Five apps from the pandemic that made life a little easier

Five apps from the pandemic that made life a little easier

Need food delivery? There’s an app for that. Want to interact with your friends or colleagues through the lockdowns? There’s an app for that too. I mean lots of apps.

Covid-19 raised the app game as many got stuck in their homes and mobile usage started to burst through the roof. Entertainment platforms from video to gaming, on-demand apps from food, groceries to telemedicine, and remote work technology from zoom to teams. Apps which were once optional has now become a necessity. Amongst the sea of apps out there, many altruistic ones have also emerged from the pandemic and gained traction as more developers pandered towards social responsibility versus commercial calling.

Move over Zoom and Tik Tok. Here are our top picks among these do-good apps:

South Korea’s contact tracing app

There are different approaches to combat COVID-19 but keeping the public fully informed of outbreak updates and infection risks with open and transparent disclosure of real-time information has been a central feature of every government’s response.

Five apps from the pandemic that made life a little easier

South Korea, a country well-known for innovation and technology, other than K-pop, developed an app in collaboration with private and public institutions to contain the virus.

From government agencies like the Korea Meteorological Administration and 17 provincial governments, to mobile network providers and cellphone manufacturing companies, the app was built to ensure prompt, targeted and field-based solutions.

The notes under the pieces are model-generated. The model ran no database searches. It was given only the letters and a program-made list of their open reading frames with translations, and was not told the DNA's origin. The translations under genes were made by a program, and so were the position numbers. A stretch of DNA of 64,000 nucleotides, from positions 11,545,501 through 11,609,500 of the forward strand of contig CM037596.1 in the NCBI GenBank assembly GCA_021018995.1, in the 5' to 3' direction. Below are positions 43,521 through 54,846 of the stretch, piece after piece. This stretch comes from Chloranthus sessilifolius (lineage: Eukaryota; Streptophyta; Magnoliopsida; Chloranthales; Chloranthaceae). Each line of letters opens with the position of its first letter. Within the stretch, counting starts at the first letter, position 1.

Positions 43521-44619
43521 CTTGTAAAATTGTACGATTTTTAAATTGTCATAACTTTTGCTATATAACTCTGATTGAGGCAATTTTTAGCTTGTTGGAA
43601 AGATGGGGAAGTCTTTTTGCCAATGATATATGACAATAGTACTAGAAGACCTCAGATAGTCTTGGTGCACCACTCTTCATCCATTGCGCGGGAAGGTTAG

Development of the app started way back in 2015 after the outbreak of MERS in South Korea. Not only does it use recall contact tracing, the app also tracks contacts using mobile, credit card and CCTV data, and made use of Korea’s public warning system based on Cell Broadcasting Service to send out customised emergency alert messages simultaneously to millions of mobile users at city and district levels.

Sounds much like Big Brother? Perhaps. But it’s shown the world how to beat Covid-19 with effective containment, resulting in low infection rates compared to other countries of a similar size.

India’s Jan Sahayak HelpMe app

What if an app could help the needy to have access to government services and emergency assistance such as food parcels at the touch of a button? That’s what India’s Jan Sahayak HelpMe app hopes to do.

Many needy families in India especially those in the rural areas have been hard hit by the pandemic with severe limitation to access of services and aid. Developed as an initiative by the government of Haryana to provide a single point of interface to citizens, the app aims to provide convenience to the people through one click, accessing government services, emergency helplines and other useful COVID-19 related information.

Facilities include food delivery, telemedicine, bank appointments and even to receive funds disbursement through the option of home delivery of cash. It even provides the option of home delivery of cash to the needy. The postman will certainly be someone that everyone is looking forward to meet.